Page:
demand-side management (DSM).1
With broad-based support from utilities, consumer representatives, environmentalists, the California Public Utilities Commission (CPUC), and the California Energy Commission (CEC), some $1.8 billion has been spent since 1990 (and $3 billion since 1980) on ratepayer-subsidized electric conservation programs.2 The CPUC blessed this effort in 1993 as not only prudent but highly cost-effective:
"DSM programs initiated since the  Collaborative have produced an
estimated $1.9 billion in life-cycle net resource benefits (in nominal dollars). ... Even allowing for considerable uncertainty in savings forecasts, there is no doubt that ratepayers have received substantial benefits from utility DSM activities during the post-incentive period."3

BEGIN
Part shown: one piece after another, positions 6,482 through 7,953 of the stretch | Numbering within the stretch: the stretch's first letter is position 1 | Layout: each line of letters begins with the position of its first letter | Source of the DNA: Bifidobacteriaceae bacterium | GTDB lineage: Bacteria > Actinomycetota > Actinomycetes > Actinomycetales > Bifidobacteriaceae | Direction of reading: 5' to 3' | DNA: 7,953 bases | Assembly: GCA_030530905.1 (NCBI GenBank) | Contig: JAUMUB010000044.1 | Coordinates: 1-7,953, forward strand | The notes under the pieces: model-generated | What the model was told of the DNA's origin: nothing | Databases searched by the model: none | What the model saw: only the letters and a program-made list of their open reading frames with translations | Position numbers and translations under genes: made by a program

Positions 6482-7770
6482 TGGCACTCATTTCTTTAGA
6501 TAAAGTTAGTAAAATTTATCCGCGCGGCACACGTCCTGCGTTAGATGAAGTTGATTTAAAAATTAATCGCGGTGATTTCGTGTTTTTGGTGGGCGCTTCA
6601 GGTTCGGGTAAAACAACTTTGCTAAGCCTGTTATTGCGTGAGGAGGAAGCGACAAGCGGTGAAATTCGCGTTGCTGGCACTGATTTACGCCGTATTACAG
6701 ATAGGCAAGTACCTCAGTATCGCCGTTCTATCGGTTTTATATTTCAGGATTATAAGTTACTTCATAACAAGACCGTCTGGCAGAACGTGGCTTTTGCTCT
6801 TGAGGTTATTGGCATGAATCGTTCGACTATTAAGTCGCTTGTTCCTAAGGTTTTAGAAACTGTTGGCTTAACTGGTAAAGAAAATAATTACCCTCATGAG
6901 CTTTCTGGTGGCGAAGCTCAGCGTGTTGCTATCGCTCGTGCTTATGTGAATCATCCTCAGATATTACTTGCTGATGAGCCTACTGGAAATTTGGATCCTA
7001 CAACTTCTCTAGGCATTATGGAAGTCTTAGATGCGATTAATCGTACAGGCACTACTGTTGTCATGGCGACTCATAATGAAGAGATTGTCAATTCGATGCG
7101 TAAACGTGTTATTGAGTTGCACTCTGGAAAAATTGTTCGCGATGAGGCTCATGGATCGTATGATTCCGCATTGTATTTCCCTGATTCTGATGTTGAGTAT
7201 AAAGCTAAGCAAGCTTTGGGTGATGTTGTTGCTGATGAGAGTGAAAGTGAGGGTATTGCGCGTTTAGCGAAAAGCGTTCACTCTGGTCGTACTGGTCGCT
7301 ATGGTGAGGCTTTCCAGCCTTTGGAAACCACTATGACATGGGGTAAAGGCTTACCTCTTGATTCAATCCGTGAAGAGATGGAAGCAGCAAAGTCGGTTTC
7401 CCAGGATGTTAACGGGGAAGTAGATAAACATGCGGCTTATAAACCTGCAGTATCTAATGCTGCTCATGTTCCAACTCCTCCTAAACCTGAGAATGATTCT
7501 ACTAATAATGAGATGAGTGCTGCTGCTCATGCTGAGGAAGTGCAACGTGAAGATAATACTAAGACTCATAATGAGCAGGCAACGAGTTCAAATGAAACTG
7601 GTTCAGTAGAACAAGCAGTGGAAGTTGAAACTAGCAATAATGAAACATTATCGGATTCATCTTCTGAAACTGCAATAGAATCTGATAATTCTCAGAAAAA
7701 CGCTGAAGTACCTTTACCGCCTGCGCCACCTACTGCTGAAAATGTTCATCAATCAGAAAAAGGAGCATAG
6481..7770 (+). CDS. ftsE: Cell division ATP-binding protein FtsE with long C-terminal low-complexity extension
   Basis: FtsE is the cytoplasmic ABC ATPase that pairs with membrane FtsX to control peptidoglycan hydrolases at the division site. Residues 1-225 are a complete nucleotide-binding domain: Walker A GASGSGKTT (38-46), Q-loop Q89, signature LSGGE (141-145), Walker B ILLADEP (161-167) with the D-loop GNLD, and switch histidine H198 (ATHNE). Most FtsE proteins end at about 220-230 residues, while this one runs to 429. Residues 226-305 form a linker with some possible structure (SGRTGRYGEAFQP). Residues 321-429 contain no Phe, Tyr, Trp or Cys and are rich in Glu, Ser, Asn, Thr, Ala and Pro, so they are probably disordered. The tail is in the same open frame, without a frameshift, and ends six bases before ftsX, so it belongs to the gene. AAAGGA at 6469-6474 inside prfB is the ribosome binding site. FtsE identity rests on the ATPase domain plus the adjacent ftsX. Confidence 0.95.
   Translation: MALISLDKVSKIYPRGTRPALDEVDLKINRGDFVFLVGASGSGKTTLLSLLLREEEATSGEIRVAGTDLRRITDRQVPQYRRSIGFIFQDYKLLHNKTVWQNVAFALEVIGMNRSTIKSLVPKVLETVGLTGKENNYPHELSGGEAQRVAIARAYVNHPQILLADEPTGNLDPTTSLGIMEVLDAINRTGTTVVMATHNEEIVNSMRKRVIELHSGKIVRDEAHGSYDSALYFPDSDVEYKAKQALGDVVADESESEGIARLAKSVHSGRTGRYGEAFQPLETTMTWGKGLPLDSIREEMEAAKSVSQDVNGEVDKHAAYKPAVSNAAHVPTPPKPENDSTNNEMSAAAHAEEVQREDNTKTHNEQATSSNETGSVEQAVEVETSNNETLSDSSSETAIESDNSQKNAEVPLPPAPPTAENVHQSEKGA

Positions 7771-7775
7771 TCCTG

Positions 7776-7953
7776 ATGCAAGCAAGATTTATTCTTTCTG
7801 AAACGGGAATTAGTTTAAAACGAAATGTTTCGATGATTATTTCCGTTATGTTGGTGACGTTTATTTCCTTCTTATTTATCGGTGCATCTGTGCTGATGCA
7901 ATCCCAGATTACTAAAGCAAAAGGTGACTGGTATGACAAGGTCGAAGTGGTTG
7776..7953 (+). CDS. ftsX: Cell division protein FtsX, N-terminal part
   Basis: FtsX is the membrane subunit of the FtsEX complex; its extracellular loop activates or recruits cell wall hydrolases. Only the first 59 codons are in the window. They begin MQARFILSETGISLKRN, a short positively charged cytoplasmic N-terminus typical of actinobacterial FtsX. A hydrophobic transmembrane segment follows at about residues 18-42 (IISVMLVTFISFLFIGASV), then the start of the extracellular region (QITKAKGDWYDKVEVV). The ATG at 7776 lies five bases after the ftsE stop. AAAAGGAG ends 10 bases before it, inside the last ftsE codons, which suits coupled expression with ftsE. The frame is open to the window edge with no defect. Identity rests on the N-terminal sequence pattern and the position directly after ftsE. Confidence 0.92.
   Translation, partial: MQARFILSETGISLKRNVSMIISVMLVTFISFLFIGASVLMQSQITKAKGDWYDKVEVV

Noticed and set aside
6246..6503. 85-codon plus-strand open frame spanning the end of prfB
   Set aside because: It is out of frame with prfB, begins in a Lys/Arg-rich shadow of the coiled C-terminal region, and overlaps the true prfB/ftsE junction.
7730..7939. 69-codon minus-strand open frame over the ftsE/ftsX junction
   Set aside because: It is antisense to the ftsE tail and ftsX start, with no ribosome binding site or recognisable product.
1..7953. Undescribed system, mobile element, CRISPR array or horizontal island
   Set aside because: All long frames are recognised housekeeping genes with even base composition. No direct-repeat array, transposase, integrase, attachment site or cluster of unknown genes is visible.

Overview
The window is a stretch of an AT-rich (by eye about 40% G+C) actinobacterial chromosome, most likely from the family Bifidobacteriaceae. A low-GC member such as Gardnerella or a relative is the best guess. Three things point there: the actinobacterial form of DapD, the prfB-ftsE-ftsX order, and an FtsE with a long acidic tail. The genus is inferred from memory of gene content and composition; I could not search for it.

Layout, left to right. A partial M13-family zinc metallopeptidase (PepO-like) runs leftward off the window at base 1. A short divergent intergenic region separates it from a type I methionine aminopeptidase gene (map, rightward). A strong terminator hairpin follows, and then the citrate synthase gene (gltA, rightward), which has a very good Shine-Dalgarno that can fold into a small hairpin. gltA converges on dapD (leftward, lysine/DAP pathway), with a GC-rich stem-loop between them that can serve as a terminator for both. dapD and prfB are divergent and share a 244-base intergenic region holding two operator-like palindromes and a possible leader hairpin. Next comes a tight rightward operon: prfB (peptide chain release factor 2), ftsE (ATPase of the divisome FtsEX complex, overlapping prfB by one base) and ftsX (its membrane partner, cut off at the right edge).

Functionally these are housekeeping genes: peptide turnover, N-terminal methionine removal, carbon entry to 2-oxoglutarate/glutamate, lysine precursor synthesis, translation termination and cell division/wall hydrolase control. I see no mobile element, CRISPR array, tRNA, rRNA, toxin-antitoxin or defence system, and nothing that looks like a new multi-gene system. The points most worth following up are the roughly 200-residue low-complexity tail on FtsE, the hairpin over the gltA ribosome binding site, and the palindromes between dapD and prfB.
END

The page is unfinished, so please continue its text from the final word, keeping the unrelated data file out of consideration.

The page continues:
With DSM expenditures in California exceeding $500 million in 1994, a record high, the future not only seemed bright but impregnable for ratepayer-funded energy efficiency in the state.
But three events have reversed the momentum. First, a rate crisis forced the CPUC to change course and issue the "Blue Book" proposal (April 1994) to restructure the California electric industry. Among the reforms was to
streamline DSM along consumer-driven lines. Second, during the Blue Book hearings, certain consumer groups that previously supported DSM started lobbying against forced ratepayer funding of utility conservation. No longer would they buy the "higher rates, lower bills" promise of DSM. Third, CEC hearings connected with the 1994 Energy Efficiency Report and the 1994 Electricity Report revealed that a flawed cost/benefit test was overstating the case for California's DSM programs.